Now 37, a mother of three boys and, it turns out, a board game fanatic, Joanne co-leads what she describes as a “collaborative gathering to explore spirituality” called Family Pitstop. But the history of her relationship with ‘church’ will be familiar to many.

“Church seemed very out of sync with normal life, something so alien. Sunday meetings did not practically support me as a new mum – trying to feed a baby in the pew – so I left. I didn’t actively stop going but at one point I realised I hadn’t been for ages because I’d been making excuses not to go.

“Then I stumbled on the Salvation Army church in Stratford – their meeting space is a hall so it is flexible and responsive and they were focused on the needs of people and trying to bring about kingdom of God. I walked into that place and thought, this is what it’s all about.”

Having moved to the borough of Havering, Joanne started Family Pitstop. “People my age are missing from church or find it hard – I just wanted something for my family to go to.

“It’s a bit like Messy Church but I also describe it as a collaborative gathering to explore spirituality – there isn’t a team of church people running stuff for non-church people – you help out when you come along.

“There’s a nice mix of people who already have Christianity in their story and people who have never been anywhere near a church.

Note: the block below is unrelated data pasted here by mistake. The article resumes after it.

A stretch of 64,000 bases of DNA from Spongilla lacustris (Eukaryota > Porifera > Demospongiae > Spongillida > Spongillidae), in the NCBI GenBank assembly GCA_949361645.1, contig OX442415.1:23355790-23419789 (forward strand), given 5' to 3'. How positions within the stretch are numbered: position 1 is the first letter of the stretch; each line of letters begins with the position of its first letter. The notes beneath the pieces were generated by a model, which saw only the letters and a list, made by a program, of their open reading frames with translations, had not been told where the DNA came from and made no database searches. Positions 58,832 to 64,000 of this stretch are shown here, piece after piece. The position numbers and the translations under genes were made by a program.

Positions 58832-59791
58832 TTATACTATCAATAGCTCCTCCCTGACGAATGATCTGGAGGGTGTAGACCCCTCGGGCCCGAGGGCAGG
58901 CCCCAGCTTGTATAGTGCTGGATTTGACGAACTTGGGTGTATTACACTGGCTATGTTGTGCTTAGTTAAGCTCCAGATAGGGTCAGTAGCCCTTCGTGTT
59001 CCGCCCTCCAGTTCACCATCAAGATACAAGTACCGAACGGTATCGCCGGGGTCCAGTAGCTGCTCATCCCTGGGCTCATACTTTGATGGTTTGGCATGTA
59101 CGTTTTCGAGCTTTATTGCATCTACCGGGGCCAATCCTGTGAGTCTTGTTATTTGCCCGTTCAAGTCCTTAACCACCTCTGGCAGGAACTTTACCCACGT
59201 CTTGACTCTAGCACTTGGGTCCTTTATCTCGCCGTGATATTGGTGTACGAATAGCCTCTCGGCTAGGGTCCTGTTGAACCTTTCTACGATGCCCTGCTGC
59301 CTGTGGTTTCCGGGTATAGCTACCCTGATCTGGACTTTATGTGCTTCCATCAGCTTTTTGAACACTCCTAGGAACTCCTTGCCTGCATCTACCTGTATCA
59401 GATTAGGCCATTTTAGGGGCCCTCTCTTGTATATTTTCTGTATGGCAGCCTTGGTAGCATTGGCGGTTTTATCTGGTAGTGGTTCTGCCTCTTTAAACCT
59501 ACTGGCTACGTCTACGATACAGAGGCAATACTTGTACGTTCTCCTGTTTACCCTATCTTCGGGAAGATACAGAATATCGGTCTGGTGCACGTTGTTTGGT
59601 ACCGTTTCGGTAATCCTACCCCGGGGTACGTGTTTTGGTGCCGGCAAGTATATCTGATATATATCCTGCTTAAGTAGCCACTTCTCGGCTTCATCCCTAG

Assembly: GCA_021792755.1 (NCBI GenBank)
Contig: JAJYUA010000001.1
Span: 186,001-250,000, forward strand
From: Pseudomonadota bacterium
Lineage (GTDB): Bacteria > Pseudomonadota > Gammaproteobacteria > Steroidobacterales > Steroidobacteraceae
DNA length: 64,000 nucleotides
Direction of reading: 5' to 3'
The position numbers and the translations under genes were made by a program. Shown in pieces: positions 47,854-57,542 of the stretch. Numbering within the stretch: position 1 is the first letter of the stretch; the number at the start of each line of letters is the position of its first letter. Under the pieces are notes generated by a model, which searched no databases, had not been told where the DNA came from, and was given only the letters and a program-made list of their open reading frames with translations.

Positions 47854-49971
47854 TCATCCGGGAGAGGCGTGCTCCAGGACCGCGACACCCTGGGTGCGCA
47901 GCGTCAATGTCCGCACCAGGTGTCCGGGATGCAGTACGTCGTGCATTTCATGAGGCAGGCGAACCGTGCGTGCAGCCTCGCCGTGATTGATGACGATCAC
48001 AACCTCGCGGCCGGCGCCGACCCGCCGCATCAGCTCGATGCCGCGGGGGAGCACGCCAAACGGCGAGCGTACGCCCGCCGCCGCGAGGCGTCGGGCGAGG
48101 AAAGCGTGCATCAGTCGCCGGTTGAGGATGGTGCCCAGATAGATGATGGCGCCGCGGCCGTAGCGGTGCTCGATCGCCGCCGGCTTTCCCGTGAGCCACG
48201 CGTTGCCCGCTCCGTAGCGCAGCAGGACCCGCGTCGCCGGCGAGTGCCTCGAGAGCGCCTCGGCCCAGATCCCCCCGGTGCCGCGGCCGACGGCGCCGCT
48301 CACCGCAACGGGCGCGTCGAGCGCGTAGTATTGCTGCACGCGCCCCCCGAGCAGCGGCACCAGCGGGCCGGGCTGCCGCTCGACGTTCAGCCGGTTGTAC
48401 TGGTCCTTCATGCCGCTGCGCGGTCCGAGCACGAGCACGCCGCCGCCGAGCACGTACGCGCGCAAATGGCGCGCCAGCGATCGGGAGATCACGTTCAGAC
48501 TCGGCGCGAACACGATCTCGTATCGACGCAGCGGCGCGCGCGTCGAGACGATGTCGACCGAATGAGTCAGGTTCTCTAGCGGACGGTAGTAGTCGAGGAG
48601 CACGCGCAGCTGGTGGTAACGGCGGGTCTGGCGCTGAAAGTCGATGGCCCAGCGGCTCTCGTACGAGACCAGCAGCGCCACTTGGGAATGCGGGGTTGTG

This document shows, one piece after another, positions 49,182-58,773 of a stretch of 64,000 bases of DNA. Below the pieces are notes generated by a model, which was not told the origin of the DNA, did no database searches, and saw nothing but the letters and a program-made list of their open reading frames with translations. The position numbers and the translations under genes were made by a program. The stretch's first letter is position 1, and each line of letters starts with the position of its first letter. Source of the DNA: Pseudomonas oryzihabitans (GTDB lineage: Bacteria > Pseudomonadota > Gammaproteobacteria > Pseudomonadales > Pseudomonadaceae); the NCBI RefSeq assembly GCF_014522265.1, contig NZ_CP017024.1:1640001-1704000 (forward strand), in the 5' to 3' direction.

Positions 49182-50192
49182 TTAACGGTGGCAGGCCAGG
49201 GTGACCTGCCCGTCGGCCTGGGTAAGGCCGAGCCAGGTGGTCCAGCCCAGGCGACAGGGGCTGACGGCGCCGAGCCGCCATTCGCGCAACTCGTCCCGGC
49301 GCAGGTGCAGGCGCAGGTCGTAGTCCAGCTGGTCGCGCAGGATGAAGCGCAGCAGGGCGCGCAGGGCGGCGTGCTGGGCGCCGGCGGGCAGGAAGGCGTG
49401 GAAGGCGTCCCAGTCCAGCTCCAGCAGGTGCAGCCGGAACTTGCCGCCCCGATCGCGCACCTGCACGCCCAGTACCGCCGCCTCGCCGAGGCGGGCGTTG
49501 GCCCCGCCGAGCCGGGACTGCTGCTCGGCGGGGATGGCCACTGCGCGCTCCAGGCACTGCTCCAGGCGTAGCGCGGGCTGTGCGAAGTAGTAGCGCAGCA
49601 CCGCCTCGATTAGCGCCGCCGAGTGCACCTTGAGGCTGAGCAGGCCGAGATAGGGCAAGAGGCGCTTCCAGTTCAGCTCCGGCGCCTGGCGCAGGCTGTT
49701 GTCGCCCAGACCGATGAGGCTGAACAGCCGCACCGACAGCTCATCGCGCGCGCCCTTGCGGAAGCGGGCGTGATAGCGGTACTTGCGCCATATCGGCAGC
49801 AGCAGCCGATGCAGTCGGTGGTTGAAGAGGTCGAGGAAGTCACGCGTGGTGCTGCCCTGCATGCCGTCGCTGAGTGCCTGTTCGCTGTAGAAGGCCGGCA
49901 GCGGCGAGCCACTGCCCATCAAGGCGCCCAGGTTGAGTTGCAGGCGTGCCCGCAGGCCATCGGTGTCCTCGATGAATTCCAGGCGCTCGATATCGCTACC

“We try to do things to benefit people’s family life – to help bring up conversations in the family on themes like worry or love, challenging things to have conversations about.”

Family Pitstop meets once a month on a Saturday afternoon and tries to build in normal family activities.

“We meet at the park at 3, have a run around – the things you normally need to do. Then tea coffee, and healthy snacks, in the church. We gather and introduce the theme – maybe a parable with props. Last time a six year old read a poem from the psalms, then we do arts and crafts activities to get a bit more involved, make the dessert, then have reflection and prayers. My two year old led prayers by turning a light on and off. We allow people to own the space and don’t over-assume what we’re saying about prayer and God – we’re just promoting talking to God.”

As well as talking to God, Joanne is fascinated by talking about God and has a degree in theology from Nottingham University.

“What I love is, God is always going to be bigger than I can understand. I love the ideas that people have about God – I like playing with them in my head and in my life – you see that God is always far bigger than your tiny brain can grasp – it’s wonderful really. And exploring what we have in common with people of other faiths – I really love that.”

So with a degree in theology, why did she still want to do the CMS Certificate? Part of the answer is gaining official recognition – “a bit of a rubber stamp to say I’m allowed to do this – but personally I’ve got a lot out of it. It’s helped me understand where I had got to: I got to a place through being at Salvation Army and rediscovering what Christianity could look like – it’s helped me unwind that and understand it. And it’s given me more confidence in my natural disposition.”

Explore the website to find out more about studying the CMS Certificate at a pioneer hub.